What you can do: a. Prep vegetables for the week and use them. Once washed and cut up, vegetables and fruits are easy to grab for snacks, toss into a salad, or cook as a side dish. b. Use most perishable fruits and vegetables first; eat strawberries early in the week and have some oranges or apples for later. c. Save bits and pieces; small portions of leftover vegetables can be used in omelettes, soups, or to bulk up a salad. Use fruit to flavor water, top your yogurt, or cook down to use as a sauce. A small handful of berries can be cooked down, cooled, and added to vinegar and olive oil to create a berry vinaigrette. Blueberry balsamic vinaigrette is one of my favorites.


If you are enjoying a restaurant dinner, only order what you will actually eat. Two appetizers might be enough and be a better alternative than a full over-sized meal. You could also order an appetizer and entrée and split with your partner. If you cannot avoid an over-sized meal, plan on taking home the leftovers and actually using them. You can use the left overs to create a sandwich for lunch the next day, use them as a filler for a quesadilla, or just heat them up for a second dinner.


5. Reduce your use of chemical cleaners. Ammonia, phosphorous, and other chemicals known as Volatile Organic Compounds (VOCs) which contribute to indoor air pollution, smog, and chemical imbalances in our waterways. Some of the chemicals have obvious health effects such as difficulty breathing, headaches and skin rashes. Others have a cumulative health impact as they disrupt hormone regulation or contribute to the growth of cancer cells.


Over the years I have transitioned to relying primarily on vinegar, hydrogen peroxide, baking soda, and essential oils for most of my cleaning. Hydrogen peroxide is a natural, eco-friendly alternative to bleach and can be used to whiten and disinfect. Vinegar is the base of most of my cleaning solutions, including my dusting spray and glass cleaner. Baking soda is an effective scrubbing powder, and when made into a paste with water, is a great, chemical free oven cleaner. Yes, you will still need to use a little elbow grease, but you avoid all of those noxious fumes from spray on oven cleaner. Essential oils each have different properties that can enhance your cleaning solutions. Mostly, however, I use them to add natural fragrance to my solutions. I love using citrus oils, peppermint, or lavender to add a pleasant scent to my cleaning supplies.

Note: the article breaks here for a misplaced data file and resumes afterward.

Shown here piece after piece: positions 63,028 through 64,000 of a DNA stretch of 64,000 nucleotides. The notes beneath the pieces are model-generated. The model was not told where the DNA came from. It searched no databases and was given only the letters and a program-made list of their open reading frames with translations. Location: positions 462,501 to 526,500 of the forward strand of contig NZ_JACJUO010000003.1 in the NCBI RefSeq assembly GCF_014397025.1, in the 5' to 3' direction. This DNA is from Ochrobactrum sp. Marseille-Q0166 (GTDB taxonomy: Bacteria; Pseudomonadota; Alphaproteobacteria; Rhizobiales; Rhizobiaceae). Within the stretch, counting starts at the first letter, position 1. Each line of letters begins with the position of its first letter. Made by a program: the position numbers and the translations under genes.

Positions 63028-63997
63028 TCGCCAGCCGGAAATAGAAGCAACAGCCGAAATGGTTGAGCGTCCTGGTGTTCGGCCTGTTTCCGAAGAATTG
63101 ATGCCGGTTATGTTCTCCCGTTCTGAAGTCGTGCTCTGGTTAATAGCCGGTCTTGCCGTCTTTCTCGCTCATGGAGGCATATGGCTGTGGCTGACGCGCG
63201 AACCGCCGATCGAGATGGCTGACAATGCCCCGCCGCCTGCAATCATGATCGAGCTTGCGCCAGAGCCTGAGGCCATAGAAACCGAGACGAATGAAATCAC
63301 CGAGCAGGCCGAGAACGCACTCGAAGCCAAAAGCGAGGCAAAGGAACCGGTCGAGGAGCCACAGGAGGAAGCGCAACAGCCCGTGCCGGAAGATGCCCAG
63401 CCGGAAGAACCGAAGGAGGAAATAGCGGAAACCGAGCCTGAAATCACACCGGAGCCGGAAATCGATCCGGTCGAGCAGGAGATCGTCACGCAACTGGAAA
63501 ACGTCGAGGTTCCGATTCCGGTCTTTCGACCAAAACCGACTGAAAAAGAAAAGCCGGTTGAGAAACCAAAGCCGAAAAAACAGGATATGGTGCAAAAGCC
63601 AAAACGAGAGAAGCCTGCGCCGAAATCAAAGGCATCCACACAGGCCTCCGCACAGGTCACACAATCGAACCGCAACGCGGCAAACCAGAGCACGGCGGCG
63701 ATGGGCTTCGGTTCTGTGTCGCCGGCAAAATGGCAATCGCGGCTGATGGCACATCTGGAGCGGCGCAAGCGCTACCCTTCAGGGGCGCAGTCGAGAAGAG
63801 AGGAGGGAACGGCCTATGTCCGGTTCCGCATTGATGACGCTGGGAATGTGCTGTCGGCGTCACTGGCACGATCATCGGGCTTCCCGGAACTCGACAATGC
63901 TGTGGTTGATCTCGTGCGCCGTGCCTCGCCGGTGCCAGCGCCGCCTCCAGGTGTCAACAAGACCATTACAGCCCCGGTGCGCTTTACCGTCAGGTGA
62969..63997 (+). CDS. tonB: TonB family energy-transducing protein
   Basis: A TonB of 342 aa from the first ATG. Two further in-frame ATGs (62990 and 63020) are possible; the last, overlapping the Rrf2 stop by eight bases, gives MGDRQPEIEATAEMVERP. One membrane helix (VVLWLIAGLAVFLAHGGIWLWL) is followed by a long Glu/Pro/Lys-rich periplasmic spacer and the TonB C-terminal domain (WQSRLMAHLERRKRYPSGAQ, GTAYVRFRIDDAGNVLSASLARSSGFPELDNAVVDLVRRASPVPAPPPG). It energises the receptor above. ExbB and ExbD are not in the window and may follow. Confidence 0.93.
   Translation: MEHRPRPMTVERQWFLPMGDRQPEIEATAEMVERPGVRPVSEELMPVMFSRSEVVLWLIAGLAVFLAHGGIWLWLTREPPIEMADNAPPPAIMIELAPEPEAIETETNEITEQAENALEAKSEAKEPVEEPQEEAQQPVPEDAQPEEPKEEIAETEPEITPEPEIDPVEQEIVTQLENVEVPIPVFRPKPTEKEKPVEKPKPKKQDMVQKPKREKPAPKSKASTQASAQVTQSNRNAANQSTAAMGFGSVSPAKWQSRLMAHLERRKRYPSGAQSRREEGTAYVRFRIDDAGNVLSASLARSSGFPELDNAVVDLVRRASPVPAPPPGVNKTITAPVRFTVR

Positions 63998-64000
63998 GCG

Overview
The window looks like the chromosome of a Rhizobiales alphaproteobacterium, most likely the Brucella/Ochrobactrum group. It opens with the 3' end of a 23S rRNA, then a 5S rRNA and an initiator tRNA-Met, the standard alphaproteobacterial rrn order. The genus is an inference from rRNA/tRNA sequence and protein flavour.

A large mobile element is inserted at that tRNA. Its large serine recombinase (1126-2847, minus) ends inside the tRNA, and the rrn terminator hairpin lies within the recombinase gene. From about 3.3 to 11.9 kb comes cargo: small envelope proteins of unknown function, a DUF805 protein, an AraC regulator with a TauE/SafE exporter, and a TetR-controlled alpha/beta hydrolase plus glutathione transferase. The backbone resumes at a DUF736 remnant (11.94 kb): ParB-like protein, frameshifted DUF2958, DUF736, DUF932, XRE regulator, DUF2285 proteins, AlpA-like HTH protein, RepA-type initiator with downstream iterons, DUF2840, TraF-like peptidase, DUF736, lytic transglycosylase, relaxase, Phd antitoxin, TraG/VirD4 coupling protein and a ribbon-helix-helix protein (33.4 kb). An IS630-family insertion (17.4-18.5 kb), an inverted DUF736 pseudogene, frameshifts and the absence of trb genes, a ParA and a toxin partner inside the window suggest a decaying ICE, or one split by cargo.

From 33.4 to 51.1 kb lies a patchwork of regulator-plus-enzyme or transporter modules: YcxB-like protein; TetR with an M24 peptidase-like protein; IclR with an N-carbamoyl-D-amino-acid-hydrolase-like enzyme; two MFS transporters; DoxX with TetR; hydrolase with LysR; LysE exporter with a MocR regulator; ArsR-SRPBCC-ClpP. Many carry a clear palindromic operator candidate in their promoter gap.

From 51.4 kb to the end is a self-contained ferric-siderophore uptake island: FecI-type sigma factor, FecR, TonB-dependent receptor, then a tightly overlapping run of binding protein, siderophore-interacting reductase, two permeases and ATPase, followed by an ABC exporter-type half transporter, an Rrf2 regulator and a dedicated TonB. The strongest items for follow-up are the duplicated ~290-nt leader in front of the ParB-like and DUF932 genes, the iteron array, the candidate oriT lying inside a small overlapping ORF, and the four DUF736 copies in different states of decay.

To do: a. Learn how to use natural ingredients for cleaning b. use essential oil rather than chemically-created fragrance sprays and plug-ins c. If you must purchase cleaning supplies, choose those that are made without VOCs and are environmentally friendly.


Follow these simple tips to take care of your health and the health of our planet.


Better Health, Better Life, Better You and a Healthier Planet!



Do you have any of your own tips that are not only good for your health but for the health of our planet also? I would love to hear them.


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Thanks!

~Cindi